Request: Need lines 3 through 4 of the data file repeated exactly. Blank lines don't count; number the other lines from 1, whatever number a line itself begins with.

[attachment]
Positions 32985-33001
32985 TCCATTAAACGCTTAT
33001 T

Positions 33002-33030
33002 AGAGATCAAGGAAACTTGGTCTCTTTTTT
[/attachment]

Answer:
33001 T

Positions 33002-33030